Unlike the hackneyed writing sometimes seen in quick-study brochures, it’s discerning, succinct, and a model of organized writing.
Old tech writers (I’m one) can appreciate it. The text isn’t clogged with dense scholastic theory. It’s open-aired and practical. When the reader spots something in the novel itself, the notes are confirming.
At 115 pages and 8 bucks from a second-hand book dealer, mine is the 1967 original assembled by two professors, Doctors Carey & Roberts. Those guys must have spent many a long day and night in offices and taverns figuring out how they would distill the huge book into pony notes. Marianne Sturman later added short essay-like pieces on theme, structure, characters, etc.
The pieces instruct, in the spirit of the book itself:
“An outstanding feature of Tolstoy’s writing is that his characters are always “becoming” and not just “being.” Even in static chapters where there is little external action, the characters are changing … Tolstoy can make unusual dramatic material out of essentially undramatic stuff.”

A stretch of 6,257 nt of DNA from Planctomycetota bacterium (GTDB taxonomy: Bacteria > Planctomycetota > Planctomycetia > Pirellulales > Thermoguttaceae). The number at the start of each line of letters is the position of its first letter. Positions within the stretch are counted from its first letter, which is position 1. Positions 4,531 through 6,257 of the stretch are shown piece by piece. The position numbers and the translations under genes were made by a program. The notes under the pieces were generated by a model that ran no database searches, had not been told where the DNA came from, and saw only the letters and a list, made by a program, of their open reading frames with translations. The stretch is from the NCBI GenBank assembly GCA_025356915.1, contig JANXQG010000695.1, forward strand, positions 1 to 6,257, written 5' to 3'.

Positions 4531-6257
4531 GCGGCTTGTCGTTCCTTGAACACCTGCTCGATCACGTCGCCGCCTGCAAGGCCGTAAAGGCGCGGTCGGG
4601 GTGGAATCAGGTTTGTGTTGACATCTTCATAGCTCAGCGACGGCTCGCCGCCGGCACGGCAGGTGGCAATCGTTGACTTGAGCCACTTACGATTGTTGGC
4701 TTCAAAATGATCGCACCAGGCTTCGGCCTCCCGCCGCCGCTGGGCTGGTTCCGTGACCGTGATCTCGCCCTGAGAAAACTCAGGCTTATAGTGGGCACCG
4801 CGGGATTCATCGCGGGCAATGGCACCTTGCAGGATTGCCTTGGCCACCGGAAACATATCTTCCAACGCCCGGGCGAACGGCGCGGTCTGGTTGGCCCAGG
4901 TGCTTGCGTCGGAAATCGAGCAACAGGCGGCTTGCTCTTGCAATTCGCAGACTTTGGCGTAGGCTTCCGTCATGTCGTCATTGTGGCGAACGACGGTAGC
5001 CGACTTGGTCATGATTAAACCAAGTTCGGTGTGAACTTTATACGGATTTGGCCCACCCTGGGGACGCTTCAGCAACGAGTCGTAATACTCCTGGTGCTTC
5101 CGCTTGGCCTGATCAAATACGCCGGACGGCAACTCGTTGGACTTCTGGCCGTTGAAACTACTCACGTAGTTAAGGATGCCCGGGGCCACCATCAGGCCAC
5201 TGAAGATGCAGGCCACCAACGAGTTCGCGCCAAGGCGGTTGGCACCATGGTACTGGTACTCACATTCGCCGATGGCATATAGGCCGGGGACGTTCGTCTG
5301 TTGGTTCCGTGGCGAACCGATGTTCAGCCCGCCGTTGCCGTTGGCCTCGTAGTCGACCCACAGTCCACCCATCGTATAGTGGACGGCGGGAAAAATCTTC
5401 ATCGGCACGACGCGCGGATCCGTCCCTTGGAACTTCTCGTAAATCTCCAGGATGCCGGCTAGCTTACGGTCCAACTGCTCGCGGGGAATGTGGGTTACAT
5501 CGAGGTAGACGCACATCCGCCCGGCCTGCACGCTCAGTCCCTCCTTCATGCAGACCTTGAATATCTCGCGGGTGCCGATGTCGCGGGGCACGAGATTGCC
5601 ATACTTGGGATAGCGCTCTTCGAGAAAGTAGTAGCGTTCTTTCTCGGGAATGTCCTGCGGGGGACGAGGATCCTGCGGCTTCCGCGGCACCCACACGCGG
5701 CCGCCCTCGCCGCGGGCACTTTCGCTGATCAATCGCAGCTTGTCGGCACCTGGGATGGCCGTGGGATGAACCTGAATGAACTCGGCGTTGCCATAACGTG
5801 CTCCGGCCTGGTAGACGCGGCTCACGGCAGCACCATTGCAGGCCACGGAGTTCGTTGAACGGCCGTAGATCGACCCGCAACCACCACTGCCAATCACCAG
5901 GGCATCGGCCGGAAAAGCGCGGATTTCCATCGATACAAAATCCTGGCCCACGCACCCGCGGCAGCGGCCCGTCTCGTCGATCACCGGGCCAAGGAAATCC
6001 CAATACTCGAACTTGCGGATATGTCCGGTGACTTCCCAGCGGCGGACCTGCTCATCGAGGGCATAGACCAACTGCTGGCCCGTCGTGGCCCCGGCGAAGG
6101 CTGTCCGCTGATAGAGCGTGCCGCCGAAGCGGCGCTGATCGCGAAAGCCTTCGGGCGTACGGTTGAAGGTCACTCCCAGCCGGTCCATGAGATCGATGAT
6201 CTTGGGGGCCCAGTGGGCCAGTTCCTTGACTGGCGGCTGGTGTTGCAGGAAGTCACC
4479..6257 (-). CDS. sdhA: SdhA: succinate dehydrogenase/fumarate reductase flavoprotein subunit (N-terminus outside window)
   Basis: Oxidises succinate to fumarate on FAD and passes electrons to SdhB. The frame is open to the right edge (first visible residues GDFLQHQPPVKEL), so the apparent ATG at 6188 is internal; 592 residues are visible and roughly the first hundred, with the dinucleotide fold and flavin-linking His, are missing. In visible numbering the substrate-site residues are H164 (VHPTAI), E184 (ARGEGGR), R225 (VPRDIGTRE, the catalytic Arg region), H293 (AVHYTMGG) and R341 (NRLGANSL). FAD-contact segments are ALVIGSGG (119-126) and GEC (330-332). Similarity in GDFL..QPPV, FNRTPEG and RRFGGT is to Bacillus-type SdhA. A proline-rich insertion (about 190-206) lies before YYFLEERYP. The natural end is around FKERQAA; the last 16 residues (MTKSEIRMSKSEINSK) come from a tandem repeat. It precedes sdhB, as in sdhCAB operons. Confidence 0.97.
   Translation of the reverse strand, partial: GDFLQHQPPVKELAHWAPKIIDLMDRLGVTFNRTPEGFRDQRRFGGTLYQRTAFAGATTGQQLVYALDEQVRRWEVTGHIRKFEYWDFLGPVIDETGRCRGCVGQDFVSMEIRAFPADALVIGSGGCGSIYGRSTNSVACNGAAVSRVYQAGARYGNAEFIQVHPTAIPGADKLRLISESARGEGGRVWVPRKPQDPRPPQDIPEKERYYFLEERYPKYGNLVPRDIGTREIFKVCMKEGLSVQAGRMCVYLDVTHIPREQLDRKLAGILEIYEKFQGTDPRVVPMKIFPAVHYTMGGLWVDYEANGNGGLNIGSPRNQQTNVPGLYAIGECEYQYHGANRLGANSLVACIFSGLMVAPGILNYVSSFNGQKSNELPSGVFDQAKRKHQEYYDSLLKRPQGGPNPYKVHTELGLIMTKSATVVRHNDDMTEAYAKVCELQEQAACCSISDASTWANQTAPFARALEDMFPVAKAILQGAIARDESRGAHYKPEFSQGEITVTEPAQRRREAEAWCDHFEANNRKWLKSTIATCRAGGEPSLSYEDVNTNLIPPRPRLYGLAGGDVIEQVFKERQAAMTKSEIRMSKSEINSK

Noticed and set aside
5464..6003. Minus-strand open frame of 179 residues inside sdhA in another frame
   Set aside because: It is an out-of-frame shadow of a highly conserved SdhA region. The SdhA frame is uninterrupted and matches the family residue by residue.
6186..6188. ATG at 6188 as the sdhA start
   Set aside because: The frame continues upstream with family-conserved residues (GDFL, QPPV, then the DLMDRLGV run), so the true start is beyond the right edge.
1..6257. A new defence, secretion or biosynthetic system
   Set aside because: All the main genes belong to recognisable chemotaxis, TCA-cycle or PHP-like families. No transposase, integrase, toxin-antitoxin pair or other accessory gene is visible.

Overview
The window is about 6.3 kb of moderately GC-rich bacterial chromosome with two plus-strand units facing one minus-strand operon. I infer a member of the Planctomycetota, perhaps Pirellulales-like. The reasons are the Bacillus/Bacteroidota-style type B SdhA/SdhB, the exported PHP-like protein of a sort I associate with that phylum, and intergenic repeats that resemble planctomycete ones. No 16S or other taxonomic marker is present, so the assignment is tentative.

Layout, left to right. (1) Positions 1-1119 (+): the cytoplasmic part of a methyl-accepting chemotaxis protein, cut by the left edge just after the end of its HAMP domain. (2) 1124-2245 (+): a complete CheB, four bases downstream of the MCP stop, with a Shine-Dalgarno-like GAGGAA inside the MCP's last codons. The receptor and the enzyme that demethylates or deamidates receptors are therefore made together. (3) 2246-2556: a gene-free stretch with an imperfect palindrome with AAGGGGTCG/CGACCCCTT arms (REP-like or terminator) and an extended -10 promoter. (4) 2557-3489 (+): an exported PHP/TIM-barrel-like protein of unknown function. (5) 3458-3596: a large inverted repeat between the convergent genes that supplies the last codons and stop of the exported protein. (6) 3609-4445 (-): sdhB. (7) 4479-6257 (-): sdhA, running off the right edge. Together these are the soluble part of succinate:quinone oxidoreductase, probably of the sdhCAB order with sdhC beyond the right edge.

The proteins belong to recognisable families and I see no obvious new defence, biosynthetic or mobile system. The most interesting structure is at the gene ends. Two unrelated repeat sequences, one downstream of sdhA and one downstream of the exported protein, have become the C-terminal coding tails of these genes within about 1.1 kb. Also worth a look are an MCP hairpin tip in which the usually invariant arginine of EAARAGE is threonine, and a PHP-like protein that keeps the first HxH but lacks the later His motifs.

* Follow-up post several days later: After reading sections of the Cliff’s, I picked up where I left off. It started with a chapter about a hounds chase at the Roskov estate. Nikolai is in his element and has his veteran dog ready to show how good they are. He seeks the target away from the pack. Meanwhile hundreds of other dogs and multiple horseback riders go after the wolves…not foxes, not hares — not a British chase, a Russian one. Rostov has his chance and seems to have triumphed but the wolf eludes him and his hound. The property’s wrangler, the giant Danilo, wraps up the wolf instead.